There are various types and sizes of cooking ranges - all catering kitchens will have a least one of these
Open top burners
Open top ranges comprise either gas burners or electric radiants with an oven underneath.
When buying a range you should look a model with one burner which is more powerful than the others so you can heat large pans or when rapid boiling is required.
You should also choose an easy to clean range as it won't take long for the grime to build up.
As the name suggests these have a solid, generally, cast iron top heated underneath either by strategically placed gas jets or less commonly electric elements. They will have an oven underneath the same as an open burner range. Their main advantage is that they can accommodate more pans than an open top range and pans can be moved around from direct heat to a cooler part of the top. Energy can be wasted where there are unused areas of the top being heated.
Exactly the same as a standard cooking range or solid top but without the oven element underneath - the void can be used as a storage area for pans.
Kitchen island suites are generally bespoke and constructed especially to contain all necessary cooking appliances in one seamless unit. All sorts of options are available from burner ranges and fryers to ovens and griddles.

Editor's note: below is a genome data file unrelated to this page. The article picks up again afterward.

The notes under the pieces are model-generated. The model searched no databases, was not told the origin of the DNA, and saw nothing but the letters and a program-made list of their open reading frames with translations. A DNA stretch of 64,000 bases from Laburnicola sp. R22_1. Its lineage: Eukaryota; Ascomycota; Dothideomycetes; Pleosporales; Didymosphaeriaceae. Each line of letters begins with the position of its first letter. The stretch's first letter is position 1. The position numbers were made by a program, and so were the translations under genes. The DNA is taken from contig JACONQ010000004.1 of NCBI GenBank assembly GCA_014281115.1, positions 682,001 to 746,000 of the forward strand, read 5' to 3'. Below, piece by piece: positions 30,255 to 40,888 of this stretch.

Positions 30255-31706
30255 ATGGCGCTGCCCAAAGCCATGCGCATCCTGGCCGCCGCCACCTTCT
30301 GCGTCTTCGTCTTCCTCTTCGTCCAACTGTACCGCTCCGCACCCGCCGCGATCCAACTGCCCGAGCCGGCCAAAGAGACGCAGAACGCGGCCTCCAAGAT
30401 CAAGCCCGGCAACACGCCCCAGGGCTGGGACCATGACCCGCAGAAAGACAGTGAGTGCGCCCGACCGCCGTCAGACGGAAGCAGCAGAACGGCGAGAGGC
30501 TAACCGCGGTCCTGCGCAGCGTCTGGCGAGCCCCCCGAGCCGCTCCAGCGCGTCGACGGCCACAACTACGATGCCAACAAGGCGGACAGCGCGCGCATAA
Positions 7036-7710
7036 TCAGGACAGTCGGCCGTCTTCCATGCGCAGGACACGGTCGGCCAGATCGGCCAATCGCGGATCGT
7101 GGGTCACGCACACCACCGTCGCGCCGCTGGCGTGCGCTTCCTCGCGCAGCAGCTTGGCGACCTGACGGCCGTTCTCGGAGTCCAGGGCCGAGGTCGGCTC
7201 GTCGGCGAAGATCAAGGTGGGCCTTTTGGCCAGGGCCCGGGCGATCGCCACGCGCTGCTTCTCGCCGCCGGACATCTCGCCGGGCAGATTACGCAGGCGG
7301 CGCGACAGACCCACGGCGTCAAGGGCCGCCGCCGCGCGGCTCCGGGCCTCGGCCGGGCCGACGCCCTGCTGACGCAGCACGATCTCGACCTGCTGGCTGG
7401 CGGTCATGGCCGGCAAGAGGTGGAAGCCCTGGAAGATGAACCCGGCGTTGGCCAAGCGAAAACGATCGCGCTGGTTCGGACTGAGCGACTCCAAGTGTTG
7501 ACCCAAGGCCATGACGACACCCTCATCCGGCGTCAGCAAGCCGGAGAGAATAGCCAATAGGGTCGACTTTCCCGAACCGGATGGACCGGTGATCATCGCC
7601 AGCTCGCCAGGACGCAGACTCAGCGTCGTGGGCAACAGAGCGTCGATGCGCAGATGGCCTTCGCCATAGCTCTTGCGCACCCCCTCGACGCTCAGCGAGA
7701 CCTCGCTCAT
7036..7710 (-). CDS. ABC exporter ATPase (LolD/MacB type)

The close proximity of cooking appliances means you have everything close to hand. These units are usually situated in the centre of the kitchen so that chefs can work from both sides, but wall facing islands are also widely available.
Key Points to Consider:
- Do the oven doors open downwards or traditionally from the sides?
- How easy is the unit to clean?
- Are spare parts readily available?
- What kind of cooking range do you need - Open, Solid or a combination of the two.
Using a built-in fan this type of oven spreads the heat around the cavity evenly. This gives very even cooking for all foods, but it is especially good in bakery and dessert work where evenness of temperature is critical to the overall product.
As the heat is forced around the oven cavity, cooking is faster, so on standard recipes either the cooking time or the temperature needs reducing - cooking by convection is faster and gives better results.
While a combination oven, when using the dry heat option, will perform all the functions of a convection oven, if a lot of dry-air baking and roasting is done, it would pay to buy a convection oven to free up the combi-oven for cooking tasks which require its steaming function.
Key Points to Consider:
- A humidifier to inject a small amount of steam and aid crisping
- Variable fan speed for cooking delicate goods?
- A timer or programming function for consistent batch results
- Cook & Hold function for perfect results on demand